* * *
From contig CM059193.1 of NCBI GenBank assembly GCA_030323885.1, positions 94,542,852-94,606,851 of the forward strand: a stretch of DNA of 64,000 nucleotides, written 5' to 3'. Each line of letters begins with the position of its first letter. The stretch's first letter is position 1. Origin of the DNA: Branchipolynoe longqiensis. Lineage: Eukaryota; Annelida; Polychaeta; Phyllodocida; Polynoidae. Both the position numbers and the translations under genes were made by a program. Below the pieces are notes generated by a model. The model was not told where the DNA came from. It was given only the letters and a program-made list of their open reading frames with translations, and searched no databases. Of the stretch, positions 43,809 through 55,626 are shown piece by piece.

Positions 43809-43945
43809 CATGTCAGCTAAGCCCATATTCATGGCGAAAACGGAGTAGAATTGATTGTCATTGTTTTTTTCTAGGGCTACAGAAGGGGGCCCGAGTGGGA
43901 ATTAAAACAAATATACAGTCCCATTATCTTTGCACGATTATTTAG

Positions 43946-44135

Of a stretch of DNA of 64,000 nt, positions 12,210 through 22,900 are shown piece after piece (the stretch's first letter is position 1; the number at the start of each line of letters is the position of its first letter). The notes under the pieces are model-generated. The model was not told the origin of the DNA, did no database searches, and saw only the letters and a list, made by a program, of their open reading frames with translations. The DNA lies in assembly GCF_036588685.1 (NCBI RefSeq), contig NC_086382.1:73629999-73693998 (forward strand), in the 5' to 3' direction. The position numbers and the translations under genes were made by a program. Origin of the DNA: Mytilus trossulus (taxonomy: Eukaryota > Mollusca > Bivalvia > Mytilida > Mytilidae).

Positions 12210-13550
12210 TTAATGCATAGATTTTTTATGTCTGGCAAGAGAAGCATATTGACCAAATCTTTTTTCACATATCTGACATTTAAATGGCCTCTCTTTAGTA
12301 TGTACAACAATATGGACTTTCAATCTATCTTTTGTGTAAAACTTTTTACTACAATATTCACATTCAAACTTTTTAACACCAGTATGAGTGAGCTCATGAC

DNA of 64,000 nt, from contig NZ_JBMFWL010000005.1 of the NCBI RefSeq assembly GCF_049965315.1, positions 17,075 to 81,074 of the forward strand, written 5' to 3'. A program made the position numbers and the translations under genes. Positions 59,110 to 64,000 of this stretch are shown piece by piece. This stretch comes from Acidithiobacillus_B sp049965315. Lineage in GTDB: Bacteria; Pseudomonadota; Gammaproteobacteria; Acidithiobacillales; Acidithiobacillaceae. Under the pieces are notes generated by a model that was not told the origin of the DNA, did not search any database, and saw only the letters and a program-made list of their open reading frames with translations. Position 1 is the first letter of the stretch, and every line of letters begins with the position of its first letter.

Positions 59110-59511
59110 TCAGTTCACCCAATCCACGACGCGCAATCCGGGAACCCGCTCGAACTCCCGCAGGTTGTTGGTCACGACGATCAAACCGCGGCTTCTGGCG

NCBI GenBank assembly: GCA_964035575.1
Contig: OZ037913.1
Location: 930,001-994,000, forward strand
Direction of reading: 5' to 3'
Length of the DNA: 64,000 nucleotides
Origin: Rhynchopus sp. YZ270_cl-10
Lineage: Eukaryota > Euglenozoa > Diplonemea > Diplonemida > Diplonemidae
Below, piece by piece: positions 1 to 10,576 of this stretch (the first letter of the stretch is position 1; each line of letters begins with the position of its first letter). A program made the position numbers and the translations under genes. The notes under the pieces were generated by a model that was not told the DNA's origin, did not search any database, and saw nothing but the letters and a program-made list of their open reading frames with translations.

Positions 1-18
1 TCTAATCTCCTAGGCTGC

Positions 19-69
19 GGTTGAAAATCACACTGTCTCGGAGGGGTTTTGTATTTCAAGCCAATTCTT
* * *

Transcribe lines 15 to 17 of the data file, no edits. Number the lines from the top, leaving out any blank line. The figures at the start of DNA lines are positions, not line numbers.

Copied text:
Location: 930,001-994,000, forward strand
Direction of reading: 5' to 3'
Length of the DNA: 64,000 nucleotides